Many patients with chronic kidney disease have hypertension that is not detected in the clinic, and such ‘masked’ hypertension is linked with increased risks of kidney, heart, and vascular damage, according to a study published in the Clinical Journal of the American Society of Nephrology.

Paul Drawz, MD, MHS, MS, from the University of Minnesota and his colleagues studied 1,492 men and women with CKD who were enrolled in the Chronic Renal Insufficiency Cohort (CRIC) Study.

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The team found that nearly 28% of participants had masked hypertension, meaning that their blood pressure was normal in a clinician’s office but was elevated outside the clinic. Elevated blood pressure outside the clinic was a risk factor for kidney, heart, and vascular damage regardless of whether the clinic blood pressure was normal or elevated.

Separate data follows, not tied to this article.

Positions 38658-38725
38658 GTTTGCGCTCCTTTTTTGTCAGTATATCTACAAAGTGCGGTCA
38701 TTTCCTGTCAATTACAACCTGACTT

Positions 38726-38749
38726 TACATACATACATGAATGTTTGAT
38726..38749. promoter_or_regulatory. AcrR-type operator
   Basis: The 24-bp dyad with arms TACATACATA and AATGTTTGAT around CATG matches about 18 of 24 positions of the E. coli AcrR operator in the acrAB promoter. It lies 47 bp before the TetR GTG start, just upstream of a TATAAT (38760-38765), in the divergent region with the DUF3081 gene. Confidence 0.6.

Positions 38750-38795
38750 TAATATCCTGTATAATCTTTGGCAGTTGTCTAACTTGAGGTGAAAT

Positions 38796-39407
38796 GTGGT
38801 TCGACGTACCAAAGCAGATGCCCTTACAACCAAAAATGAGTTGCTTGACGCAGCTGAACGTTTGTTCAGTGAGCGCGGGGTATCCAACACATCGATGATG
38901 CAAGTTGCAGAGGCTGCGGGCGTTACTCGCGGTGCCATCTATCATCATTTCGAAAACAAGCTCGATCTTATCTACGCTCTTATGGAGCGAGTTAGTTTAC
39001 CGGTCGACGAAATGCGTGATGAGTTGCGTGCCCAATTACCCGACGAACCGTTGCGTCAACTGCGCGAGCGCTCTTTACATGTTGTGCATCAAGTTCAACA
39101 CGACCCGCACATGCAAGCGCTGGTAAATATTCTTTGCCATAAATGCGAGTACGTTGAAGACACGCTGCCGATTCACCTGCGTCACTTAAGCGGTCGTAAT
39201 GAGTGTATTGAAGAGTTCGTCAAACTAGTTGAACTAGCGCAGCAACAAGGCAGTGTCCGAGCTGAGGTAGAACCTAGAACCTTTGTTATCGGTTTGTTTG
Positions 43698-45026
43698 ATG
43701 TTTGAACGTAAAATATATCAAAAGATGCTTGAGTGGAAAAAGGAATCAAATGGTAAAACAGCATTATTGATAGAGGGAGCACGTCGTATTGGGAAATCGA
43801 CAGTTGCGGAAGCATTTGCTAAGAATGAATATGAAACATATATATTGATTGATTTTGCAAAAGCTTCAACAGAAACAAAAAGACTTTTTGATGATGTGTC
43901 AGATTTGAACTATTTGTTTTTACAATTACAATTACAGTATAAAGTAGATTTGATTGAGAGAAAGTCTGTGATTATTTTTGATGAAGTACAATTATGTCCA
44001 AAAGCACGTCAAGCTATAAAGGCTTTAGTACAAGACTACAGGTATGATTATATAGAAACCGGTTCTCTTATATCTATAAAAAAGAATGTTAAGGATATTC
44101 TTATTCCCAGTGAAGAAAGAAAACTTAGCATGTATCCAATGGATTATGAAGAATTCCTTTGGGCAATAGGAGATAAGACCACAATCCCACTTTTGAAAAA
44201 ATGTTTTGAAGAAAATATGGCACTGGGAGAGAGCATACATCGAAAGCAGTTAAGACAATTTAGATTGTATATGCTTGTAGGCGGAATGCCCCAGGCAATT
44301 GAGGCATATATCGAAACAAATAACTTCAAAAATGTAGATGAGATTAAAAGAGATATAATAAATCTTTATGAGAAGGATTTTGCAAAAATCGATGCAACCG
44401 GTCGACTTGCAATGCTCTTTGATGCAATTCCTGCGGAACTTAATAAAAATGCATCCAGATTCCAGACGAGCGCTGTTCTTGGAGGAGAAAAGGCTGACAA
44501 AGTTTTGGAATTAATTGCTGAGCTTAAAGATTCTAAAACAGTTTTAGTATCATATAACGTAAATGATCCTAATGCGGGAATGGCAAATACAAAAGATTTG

“Our findings support the recommendations that patients check their blood pressure outside the usual doctor’s office setting, either by 24-hour blood pressure monitoring as done in our study, or by monitoring blood pressure at home,” said Drawz. “Of course, patients should discuss their blood pressure and its treatment with their doctor.”